As an alternative to the black tailcoat, the tuxedo was differentiated from the lounge jacket through a fairly strict definition of what constituted it and what it could be worn with. Principally in black, the jacket could bear peak lapels or a shawl collar faced in either silk or gros-grain, and was matched to a pair of trousers with a plain silk stripe running down the side of each leg, without turned-up cuffs. The obligatory furnishings of a black bow tie and cummerbund (when worn without a waistcoat) did not become fully established until the 1920s. At that time, too, the Duke of Windsor refined the narcissistic possibility of the tuxedo by having a dinner jacket made in midnight blue. Ever conscious of his own appearance, the Duke had noted that under artificial light, midnight blue seemed blacker than black. Better still, it also registered darker in photographic terms on newsprint giving the garment the weight of royal authority executed as a self-conscious exercise in style.

The co-option of the tuxedo by women from the late 1960s on indicates a performative sense of playfulness, transgressing the costume's once rigid gender implications. Yves Saint Laurent's le smoking (named after the French term for the tuxedo) was launched in spring 1967 as the singular concept for his entire couture collection. Saint Laurent's technique was to soften the tailoring while retaining the angularity of the cut which, when accessorized with stiletto heels and dramatic makeup, formed a contradictory image of femininity without compromise. This proposition is most clearly articulated in a photograph by Helmut Newton where a woman, unaccompanied in a street at night, pauses to light a cigarette. As a statement of style it is unsurpassed. All designers who have followed on from this deviation, including Ralph Lauren's form-following tuxedo suits, Giorgio Armani's textured interpretations, and Viktor and Rolf 's historical pastiches, underline the singular importance of this sartorial appropriation in women's dress as expressive of modernity.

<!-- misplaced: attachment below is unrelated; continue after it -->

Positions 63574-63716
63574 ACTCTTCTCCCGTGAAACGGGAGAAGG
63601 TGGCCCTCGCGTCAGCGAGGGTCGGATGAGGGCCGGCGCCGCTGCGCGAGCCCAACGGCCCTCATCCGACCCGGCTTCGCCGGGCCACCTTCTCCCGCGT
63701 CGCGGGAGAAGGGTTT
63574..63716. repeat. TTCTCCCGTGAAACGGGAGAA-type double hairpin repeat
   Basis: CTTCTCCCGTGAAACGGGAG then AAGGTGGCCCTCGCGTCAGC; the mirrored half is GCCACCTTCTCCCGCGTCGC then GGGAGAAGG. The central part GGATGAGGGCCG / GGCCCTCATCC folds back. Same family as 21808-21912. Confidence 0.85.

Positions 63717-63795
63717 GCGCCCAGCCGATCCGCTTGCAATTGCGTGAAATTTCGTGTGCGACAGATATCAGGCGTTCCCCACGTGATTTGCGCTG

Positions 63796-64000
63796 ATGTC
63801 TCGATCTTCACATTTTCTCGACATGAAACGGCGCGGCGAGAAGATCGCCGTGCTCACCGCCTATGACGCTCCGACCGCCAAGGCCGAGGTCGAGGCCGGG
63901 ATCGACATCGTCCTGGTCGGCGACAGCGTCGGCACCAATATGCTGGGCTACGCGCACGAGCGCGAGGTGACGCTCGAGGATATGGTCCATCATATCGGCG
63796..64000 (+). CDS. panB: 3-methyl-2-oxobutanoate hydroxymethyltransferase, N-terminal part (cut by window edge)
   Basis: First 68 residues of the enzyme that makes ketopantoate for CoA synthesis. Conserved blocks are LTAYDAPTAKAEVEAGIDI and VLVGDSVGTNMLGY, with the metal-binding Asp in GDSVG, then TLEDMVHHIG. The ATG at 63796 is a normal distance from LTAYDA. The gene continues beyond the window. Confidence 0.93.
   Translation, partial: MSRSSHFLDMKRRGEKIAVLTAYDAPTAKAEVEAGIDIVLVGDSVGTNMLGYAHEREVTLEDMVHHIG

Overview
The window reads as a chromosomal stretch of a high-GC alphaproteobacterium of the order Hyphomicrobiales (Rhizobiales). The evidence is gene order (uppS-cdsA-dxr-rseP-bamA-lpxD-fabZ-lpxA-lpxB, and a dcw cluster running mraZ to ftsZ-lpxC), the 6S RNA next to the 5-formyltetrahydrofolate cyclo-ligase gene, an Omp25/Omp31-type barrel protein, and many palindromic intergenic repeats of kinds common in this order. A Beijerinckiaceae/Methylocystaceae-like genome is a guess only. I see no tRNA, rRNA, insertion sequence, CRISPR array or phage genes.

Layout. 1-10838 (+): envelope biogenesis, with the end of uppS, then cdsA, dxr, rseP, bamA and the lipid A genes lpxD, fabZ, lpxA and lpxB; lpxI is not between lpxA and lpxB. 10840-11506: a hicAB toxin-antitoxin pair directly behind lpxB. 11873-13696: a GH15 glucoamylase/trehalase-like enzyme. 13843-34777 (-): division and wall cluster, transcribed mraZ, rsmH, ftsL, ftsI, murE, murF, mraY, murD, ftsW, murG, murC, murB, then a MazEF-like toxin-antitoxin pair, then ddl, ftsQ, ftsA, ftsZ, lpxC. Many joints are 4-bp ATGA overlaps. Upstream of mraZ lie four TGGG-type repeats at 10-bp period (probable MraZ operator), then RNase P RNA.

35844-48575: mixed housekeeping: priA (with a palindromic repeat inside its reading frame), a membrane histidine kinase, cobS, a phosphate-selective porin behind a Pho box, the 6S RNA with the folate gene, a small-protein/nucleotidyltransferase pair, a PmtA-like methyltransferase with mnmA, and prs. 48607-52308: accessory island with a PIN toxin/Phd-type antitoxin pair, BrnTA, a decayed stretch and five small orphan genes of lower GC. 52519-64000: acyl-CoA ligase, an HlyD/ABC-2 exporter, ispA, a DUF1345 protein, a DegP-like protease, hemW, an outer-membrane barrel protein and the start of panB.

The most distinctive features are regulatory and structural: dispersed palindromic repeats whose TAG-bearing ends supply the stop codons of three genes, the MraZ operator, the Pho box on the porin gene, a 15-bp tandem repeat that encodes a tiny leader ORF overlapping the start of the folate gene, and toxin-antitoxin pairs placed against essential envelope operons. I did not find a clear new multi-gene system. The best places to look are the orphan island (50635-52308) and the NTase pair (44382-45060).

The modulations in the details of the tuxedo across the postwar period are reflected in the sartorial taste of the literary and filmic figure James Bond. More than any other figurehead, Bond has been the model that most men have looked to when considering a style of tuxedo when occasion demands. Sean Connery's depiction of Bond in early films such as Dr. No (1962) and Diamonds Are Forever (1971) crystallized an early 1960s sensibility of a black "tux" with lean lapels, satin cuffbacks, covered buttons, and a folded white handkerchief in the top pocket. The clipped and minimal detailing was suggestive of both acumen and agility in a louche world to which many men aspired. The contradiction is that Bond is better known in the public imagination for the white rather than the black tuxedo jacket, necessitated by the range of tropical settings and number of casinos that the character frequented.